Raven seems more than a litle alarmed, but Donkey knows that to embrace death is to embrace life!
Raven seems more than a litle alarmed, but Donkey knows that to embrace death is to embrace life!
Donkey and Raven are engaging in some voice dialogue with the shadow to establish this aspects narrative.
My old school song began with the lines “Life is Adventuring, beyond the far horizon”. I honestly cannot remember the rest of the song but I do know that life is an adventure when you have lots of coloured pencils, and are able to travel through a portal into another universe, prance along with pipers and meet big friendly giants.
Distracted, donkey leaves it in Raven’s hands to find out more about the distant castle! The bird does seem to have the knack of finding out what they need to know.
One of the joys of having no advanced booking is that you can linger longer and enjoy living like a local with new friends.
“Another of the piper’s madcap schemes” thought Donkey! “We are supposed to be Waiting for Godot! Hey Raven! Will we wait or will we go?” Heather Blakey March 2018
My spirit guides meeting on a Lemurian Road! Heather Blakey March 2018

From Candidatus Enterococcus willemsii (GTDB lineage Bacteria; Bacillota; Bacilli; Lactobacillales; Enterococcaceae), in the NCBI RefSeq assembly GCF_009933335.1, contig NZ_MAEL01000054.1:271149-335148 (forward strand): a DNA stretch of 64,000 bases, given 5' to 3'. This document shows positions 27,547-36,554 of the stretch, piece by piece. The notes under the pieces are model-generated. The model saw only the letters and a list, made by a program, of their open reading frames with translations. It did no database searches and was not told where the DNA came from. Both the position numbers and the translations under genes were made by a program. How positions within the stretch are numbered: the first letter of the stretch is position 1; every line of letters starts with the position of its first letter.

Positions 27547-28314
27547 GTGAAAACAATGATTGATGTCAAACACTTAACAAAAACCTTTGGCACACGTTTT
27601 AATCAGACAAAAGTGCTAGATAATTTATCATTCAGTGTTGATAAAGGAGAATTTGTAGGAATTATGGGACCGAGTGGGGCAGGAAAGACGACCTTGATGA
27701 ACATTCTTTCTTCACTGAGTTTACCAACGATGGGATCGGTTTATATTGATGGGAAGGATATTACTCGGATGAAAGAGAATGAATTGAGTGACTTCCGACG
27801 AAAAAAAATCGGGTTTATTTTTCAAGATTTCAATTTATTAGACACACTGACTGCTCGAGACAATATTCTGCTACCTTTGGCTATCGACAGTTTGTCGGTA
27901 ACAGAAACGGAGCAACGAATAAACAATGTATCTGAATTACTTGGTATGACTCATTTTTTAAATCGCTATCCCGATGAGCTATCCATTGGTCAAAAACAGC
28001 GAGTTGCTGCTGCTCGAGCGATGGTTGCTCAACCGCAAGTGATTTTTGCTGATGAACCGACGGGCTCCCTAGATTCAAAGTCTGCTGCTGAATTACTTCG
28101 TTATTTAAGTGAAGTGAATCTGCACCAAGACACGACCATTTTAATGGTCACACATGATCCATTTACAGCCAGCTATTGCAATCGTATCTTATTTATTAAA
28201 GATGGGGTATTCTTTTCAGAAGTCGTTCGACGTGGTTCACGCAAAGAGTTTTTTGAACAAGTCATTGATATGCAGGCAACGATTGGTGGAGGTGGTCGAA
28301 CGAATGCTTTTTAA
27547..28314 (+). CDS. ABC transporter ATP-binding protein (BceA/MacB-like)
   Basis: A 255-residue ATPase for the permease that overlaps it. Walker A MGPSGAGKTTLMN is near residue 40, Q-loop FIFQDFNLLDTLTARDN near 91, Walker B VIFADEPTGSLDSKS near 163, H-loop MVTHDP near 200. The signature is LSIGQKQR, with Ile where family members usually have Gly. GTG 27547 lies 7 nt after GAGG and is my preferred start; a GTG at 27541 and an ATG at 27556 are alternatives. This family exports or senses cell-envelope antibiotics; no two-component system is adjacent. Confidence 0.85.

Over 52 weeks I will be learning all about how to live and work creatively. My teachers are Aussie birds and animals. It is week four and the creative force has produced the Possum to build on the lessons that Australian birds, animals and habitat are initiating.
The tradition of using possum skins for the making of cloaks, waistbands, belts, armbands and headbands was practised by Aboriginal people across eastern Australia.
One of the earliest documented accounts of a possum skin cloak is from Governor Macquarie. In his journal on 10 May 1815 (Bathurst), he recounts that three Wiradjuri warriors, led by Windradyne, visited him and gifts were exchanged. Macquarie gave Windradyne a tomahawk and a piece of yellow cloth; in return, he received a possum skin cloak.
One example of cloak-making from this region is held in the Smithsonian Institute (Washington, DC, USA). Known as the Hunter River Cloak, it was collected during an expedition in the mid 1800s by American explorer Charles Wilkes. It features four rows of six rectangular pelts sewn on the back, edge to edge, with very fine overhand stitching of corded sinew. The fur has been left on and the skin side is completely covered with large diamond-shaped designs made by scraping up a thin layer of the skin so that it stands up in a little curl.3